a visit from Beverly Williamsburg

To awake early on an Autumn morning…a rainforest outside my window…red-beaked bird with plump form and thick red feathers by its bum like a half-opened fan. Notice the crackle of rain drops against crunchy leaves, soggy from a night of rain. Notice the sky with a hint of jaundice, yellowed and bright. An interruption of traffic that cannot be seen because my windows represent backyards, no streets in sight. The haunt of their exhaust fumes, horns and (perhaps) angry drivers exist somewhere off stage.

To climb out of bed as though it is a tree far from flat land. Thin blanket (in need of its Autumn/Winter replacement) pushed away from nude body, already shivering from early-morning air pressing against it. Toes tangle over wooden floor, still sleepy, still remembering their function after many hours asleep. Limbs search for clothes, even though no one is awake at this time and nudity can be kept a secret still.

Coffee. All thoughts have an aroma of berries or seeds or beans, produced by several species of the small evergreen bush of the genus Coffea. The boil of water. The measurement of ground up caffeine dropped into french press. The contemplative practice of waiting. For boil. For saturation.

I turn, from bedroom into kitchen. Just a few steps away. And. Gasp.

Beverly Williamsburg.

She had been visiting for over a month now; however, she must have been feeling anti-social. She never waited for me to notice her. She lurked at night while others were sleeping. Beverly is not meticulous about putting things away. By this, I mean her excrement. Many mornings, I would awake to Beverly’s droppings behind the blender or near the stained glass holder of large spoons and spatulas. No postcard or note left on a torn piece of paper. Beverly was never known for her pleasantries or manners.


My dad has always said to me:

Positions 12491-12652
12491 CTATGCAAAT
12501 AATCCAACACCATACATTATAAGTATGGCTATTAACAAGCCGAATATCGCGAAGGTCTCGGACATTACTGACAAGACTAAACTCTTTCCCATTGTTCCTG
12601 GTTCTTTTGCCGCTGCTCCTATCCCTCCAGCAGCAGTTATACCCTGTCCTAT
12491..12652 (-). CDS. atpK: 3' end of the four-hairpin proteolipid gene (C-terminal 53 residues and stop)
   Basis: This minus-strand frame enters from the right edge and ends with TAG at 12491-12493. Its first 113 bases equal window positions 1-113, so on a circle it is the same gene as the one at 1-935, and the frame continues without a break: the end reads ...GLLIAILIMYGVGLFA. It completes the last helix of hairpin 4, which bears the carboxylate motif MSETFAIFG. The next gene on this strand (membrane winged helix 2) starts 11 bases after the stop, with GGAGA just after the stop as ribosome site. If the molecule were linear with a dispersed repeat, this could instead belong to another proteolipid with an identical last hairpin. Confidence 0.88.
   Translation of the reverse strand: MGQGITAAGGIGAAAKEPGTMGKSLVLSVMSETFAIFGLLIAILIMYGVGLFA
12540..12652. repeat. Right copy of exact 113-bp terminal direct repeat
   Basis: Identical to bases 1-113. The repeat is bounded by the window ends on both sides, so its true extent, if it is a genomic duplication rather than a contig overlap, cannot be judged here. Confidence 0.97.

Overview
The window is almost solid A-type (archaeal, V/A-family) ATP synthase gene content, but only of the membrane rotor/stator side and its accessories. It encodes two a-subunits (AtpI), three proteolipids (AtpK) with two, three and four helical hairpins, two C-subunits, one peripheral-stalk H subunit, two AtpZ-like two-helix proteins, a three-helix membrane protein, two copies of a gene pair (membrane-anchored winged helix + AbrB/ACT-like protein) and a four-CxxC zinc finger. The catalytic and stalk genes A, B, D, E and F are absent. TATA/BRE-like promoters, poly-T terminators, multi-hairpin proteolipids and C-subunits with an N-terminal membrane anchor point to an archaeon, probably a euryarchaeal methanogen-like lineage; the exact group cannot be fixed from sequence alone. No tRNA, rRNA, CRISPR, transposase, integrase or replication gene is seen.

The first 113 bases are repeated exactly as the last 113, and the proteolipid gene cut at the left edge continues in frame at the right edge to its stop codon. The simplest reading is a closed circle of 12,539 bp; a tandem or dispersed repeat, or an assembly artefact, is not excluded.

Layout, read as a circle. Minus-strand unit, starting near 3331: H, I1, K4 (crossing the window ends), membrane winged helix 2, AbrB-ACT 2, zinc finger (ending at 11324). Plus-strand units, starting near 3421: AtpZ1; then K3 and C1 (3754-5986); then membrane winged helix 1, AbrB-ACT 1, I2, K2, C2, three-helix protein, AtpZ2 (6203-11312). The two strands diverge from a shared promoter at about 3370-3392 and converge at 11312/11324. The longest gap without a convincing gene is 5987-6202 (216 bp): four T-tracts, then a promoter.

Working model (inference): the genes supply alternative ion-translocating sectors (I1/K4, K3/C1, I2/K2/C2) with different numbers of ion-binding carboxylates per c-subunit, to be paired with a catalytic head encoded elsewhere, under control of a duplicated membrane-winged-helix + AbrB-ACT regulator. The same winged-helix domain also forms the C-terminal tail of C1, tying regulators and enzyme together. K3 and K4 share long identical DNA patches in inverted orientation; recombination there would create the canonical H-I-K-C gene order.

Aimee, bugs and animals should be left alone when roaming outdoors, but once they enter my house, uninvited, then that is a time we can dispose of them.

I should interrupt this and mention that my dad is not a vegetarian, nor am I. However, we do not hunt (except for good deals on free-range meat).

Upon walking into darkened kitchen, I notice Beverly without suitcase or housewarming present. She is stuck on a rectangular piece of paper about the size of a postcard. She is struggling for freedom on a trap covered in invisible glue, placed by a human named Exterminator. It is 6:42 am and Beverly finally makes an entrance, which will unfortunately be her last.

how approachable are pigeons

dear oscar,

I thought of you this early morning as feet pushed me forward from fort greene toward crown heights. I walked toward the farmer’s market and noticed a man walking slowly, holding a glue trap with a tiny mouse stuck toward the end of it. This man was carrying a ledge, and I wondered where he was headed. I watched, as he tilted the mouse toward Brooklyn gravel.

This must be a metaphor for my Saturday, as I find myself tiptoeing over cracks on streets. I purchase a bag of apples for $2. I sing a song out loud, though quiet enough for only pigeons and I to overhear. One of them hops toward me and sneaks a bone between its beak. I think about taking this bird home with me. How might my life change if I slid my body over its feathered back, as we flew toward my apartment.

Last night, a woman said:
sometimes I think about drop-kicking a pigeon.

Pigeons are my favorite birds, I announced. They are curious and disheveled and independent adventurers. I think about approaching pigeons as they feed on baker’s crumbs and pizza crust left to curbsides. They are food-oriented like me. But. Are they lonely too?

you fell in love so freely and doused yourself in the aroma of longing. I do this too. I long to follow that mouse and watch it wake against the alarm of freedom. I long for a woman who lives far from eastern standard time. I long for xray analysis to serve me up an explanation for the hurricane in this body. I long for kisses to paper towel away the stains. I long for letters. Mail. Postage stamps.

I would have followed you into that field. I would have handed over all my blood. All my skin to cover your bruises like heavy quilts. I would have asked you out. Watched a movie with you. We could have shared a grilled cheese sandwich and ginger ale. You could have read all your stories to me. I’d have waited. I’d have remained.